Toronto residents would be able to request slower speed limits throughout their neighbourhoods, mayoral candidate Olivia Chow is pledging as part of a pedestrian safety pitch also aimed at tackling the 100 most dangerous intersections.
The pledge comes two years after the city’s chief medical officer, David McKeown, was shot down for suggesting slower speed limits on most city streets as a safety measure and will raise hackles from suburban councillors who were furious with the doctor at the time. It also raises questions about who should be in charge of setting speeds in a neighbourhood – the people who live there or the ones who drive through it. At her announcement Friday, Ms. Chow said locals would make the decision instead of a city-wide “top-down” approach.
The pledge – part of her “Target Zero” goal to reduce the number of pedestrians killed – was made at a Mimico intersection designated one of the worst in the city.
“It’s no point assigning fault,” she said, when it was pointed out that a steady stream of pedestrians were breaking the law during her press event. “Remember, if they get hit, especially if … the car is travelling quite fast, people get killed. [We’re] talking about 40 people getting killed a year. Anything we can do to lower that number we must do.”
Research shows that the fatality rate for pedestrians hit by vehicles drops steeply as speeds go down. A 2013 paper by the U.S. Department of Transportation showed a “nearly 100-per-cent” fatality rate when the vehicle is going more than 50 miles per hour (80 kilometres per hour). That fatality rate drops to 80 per cent when the vehicle is going 40, and 40 per cent when the vehicle is going 30. At 20 miles per hour, the fatality rate is “about 5 per cent.”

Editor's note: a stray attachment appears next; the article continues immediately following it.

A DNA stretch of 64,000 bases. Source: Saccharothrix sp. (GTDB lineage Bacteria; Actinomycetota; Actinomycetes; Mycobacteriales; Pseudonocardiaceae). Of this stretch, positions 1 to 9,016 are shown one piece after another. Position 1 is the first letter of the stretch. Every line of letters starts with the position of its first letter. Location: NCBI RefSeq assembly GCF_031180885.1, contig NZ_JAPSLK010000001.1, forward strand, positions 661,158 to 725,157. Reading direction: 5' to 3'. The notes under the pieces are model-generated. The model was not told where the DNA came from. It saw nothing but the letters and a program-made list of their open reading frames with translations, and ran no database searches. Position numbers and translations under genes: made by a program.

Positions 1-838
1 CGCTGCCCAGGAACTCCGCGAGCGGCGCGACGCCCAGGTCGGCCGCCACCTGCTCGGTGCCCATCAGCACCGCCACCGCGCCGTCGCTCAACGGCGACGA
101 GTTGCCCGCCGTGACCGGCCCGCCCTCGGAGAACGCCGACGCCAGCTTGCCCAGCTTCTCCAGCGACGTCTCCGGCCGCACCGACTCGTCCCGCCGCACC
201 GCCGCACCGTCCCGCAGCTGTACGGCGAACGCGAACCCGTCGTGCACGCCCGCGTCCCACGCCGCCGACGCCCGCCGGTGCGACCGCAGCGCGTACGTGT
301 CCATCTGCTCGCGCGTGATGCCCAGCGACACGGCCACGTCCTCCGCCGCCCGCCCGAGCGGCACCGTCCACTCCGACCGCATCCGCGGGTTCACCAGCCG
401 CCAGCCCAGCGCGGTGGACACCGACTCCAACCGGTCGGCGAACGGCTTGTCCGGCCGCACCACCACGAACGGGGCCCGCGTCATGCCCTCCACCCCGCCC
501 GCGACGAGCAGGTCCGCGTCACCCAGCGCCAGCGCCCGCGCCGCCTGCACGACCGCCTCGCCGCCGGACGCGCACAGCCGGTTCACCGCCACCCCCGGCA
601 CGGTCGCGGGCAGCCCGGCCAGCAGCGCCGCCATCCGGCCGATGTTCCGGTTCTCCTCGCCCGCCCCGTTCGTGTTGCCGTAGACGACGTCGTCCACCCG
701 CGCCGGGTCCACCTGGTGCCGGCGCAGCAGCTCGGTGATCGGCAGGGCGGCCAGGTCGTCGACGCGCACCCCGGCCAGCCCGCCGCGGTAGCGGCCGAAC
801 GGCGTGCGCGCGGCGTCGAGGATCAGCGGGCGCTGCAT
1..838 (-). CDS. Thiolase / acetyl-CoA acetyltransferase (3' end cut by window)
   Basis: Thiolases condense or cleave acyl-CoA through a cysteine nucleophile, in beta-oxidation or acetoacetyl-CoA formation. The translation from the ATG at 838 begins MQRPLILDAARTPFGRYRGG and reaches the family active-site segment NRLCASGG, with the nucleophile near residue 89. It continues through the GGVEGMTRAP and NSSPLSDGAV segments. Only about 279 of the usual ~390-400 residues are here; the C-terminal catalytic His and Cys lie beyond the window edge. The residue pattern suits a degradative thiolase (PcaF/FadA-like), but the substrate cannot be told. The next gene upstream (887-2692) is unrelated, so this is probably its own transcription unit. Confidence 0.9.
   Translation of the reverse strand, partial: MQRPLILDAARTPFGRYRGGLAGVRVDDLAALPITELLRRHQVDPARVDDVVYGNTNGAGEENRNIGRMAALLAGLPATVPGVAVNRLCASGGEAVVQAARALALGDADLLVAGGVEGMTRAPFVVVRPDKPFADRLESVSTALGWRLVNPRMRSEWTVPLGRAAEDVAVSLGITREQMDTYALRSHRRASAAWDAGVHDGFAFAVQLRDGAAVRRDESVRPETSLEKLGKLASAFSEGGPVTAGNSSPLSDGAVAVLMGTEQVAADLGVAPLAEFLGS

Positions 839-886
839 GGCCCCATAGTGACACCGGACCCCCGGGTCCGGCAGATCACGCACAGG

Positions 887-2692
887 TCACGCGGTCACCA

Ms. Chow’s plan allows for a 10-kilometre-per-hour drop on the residential streets of an area, if a majority of the neighbourhood residents agree and the request passes community council. As it stands now, residents can request reductions on specific streets but not whole neighbourhoods.
“If you can get a series of neighbourhoods, say on the Danforth, which have implemented this speed reduction, then you won’t just be talking about neighbourhoods,” said Michael Black, a founding member of Walk Toronto, an advocacy group formed last year. “You’ll be talking about whole areas of the city which will be like large slow-zones and they can acquire reputations for traffic calming.”
The plan, however, doesn’t allow for speed-limit changes on the roads most dangerous to pedestrians, arterial roads that data show have the greatest number of pedestrian fatalities. Instead of dropping the limits there, the plan would involve a multiyear campaign to increase safety at intersections.
Safety measures at intersections could involve tactics as simple as longer crossing times for pedestrians. More complicated traffic-calming measures could include squaring off a rounded curb, slowing vehicles as they make the turn.
“We’re hoping … [speed reductions on smaller roads] would be the first step,” Mr. Black said. “Within time we’re hoping to extend this and perhaps use it as a jump-off point to reduce arterial speeds, and that’s where the real benefits would come.”